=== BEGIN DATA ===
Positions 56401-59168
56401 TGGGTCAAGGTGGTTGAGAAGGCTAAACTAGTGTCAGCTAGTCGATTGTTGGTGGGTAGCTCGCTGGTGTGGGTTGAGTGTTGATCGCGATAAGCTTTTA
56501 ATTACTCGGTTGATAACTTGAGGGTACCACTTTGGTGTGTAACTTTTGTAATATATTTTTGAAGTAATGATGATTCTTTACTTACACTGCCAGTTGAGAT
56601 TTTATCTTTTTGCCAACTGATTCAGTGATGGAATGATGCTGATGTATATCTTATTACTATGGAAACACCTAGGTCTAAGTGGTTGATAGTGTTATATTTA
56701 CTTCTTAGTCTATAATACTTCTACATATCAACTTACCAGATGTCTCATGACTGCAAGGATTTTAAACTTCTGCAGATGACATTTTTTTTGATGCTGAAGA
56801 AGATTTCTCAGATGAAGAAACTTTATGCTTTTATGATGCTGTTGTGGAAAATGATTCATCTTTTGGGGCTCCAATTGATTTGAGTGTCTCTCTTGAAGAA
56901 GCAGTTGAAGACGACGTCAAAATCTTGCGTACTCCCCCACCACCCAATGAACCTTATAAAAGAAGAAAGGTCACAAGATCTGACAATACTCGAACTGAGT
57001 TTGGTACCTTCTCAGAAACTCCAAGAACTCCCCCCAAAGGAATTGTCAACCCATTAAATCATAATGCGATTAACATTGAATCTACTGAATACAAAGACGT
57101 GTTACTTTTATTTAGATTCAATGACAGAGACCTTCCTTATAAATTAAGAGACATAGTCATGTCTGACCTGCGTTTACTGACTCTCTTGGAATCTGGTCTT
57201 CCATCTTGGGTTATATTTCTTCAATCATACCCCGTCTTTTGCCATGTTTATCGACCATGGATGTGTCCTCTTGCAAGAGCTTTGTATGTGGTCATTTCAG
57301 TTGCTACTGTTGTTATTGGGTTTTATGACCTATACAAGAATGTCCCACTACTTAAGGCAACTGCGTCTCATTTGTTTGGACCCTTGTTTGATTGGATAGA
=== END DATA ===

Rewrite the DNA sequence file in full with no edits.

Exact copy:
Positions 56401-59168
56401 TGGGTCAAGGTGGTTGAGAAGGCTAAACTAGTGTCAGCTAGTCGATTGTTGGTGGGTAGCTCGCTGGTGTGGGTTGAGTGTTGATCGCGATAAGCTTTTA
56501 ATTACTCGGTTGATAACTTGAGGGTACCACTTTGGTGTGTAACTTTTGTAATATATTTTTGAAGTAATGATGATTCTTTACTTACACTGCCAGTTGAGAT
56601 TTTATCTTTTTGCCAACTGATTCAGTGATGGAATGATGCTGATGTATATCTTATTACTATGGAAACACCTAGGTCTAAGTGGTTGATAGTGTTATATTTA
56701 CTTCTTAGTCTATAATACTTCTACATATCAACTTACCAGATGTCTCATGACTGCAAGGATTTTAAACTTCTGCAGATGACATTTTTTTTGATGCTGAAGA
56801 AGATTTCTCAGATGAAGAAACTTTATGCTTTTATGATGCTGTTGTGGAAAATGATTCATCTTTTGGGGCTCCAATTGATTTGAGTGTCTCTCTTGAAGAA
56901 GCAGTTGAAGACGACGTCAAAATCTTGCGTACTCCCCCACCACCCAATGAACCTTATAAAAGAAGAAAGGTCACAAGATCTGACAATACTCGAACTGAGT
57001 TTGGTACCTTCTCAGAAACTCCAAGAACTCCCCCCAAAGGAATTGTCAACCCATTAAATCATAATGCGATTAACATTGAATCTACTGAATACAAAGACGT
57101 GTTACTTTTATTTAGATTCAATGACAGAGACCTTCCTTATAAATTAAGAGACATAGTCATGTCTGACCTGCGTTTACTGACTCTCTTGGAATCTGGTCTT
57201 CCATCTTGGGTTATATTTCTTCAATCATACCCCGTCTTTTGCCATGTTTATCGACCATGGATGTGTCCTCTTGCAAGAGCTTTGTATGTGGTCATTTCAG
57301 TTGCTACTGTTGTTATTGGGTTTTATGACCTATACAAGAATGTCCCACTACTTAAGGCAACTGCGTCTCATTTGTTTGGACCCTTGTTTGATTGGATAGA